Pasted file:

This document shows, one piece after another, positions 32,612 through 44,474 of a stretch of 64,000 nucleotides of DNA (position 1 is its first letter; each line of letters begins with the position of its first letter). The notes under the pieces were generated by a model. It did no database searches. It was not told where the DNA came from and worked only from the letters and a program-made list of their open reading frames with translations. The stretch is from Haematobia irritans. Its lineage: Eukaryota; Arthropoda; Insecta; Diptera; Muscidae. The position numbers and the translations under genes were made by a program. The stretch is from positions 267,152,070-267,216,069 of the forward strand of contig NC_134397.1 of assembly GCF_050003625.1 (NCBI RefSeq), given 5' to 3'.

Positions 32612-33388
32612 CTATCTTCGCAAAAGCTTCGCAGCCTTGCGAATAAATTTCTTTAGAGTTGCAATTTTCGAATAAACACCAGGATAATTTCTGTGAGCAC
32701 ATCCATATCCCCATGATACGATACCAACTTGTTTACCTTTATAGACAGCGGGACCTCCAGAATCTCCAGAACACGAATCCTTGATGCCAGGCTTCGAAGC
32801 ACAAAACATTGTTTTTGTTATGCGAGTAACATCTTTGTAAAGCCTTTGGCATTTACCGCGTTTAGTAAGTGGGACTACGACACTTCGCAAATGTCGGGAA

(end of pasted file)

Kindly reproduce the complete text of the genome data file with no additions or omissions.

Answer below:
This document shows, one piece after another, positions 32,612 through 44,474 of a stretch of 64,000 nucleotides of DNA (position 1 is its first letter; each line of letters begins with the position of its first letter). The notes under the pieces were generated by a model. It did no database searches. It was not told where the DNA came from and worked only from the letters and a program-made list of their open reading frames with translations. The stretch is from Haematobia irritans. Its lineage: Eukaryota; Arthropoda; Insecta; Diptera; Muscidae. The position numbers and the translations under genes were made by a program. The stretch is from positions 267,152,070-267,216,069 of the forward strand of contig NC_134397.1 of assembly GCF_050003625.1 (NCBI RefSeq), given 5' to 3'.

Positions 32612-33388
32612 CTATCTTCGCAAAAGCTTCGCAGCCTTGCGAATAAATTTCTTTAGAGTTGCAATTTTCGAATAAACACCAGGATAATTTCTGTGAGCAC
32701 ATCCATATCCCCATGATACGATACCAACTTGTTTACCTTTATAGACAGCGGGACCTCCAGAATCTCCAGAACACGAATCCTTGATGCCAGGCTTCGAAGC
32801 ACAAAACATTGTTTTTGTTATGCGAGTAACATCTTTGTAAAGCCTTTGGCATTTACCGCGTTTAGTAAGTGGGACTACGACACTTCGCAAATGTCGGGAA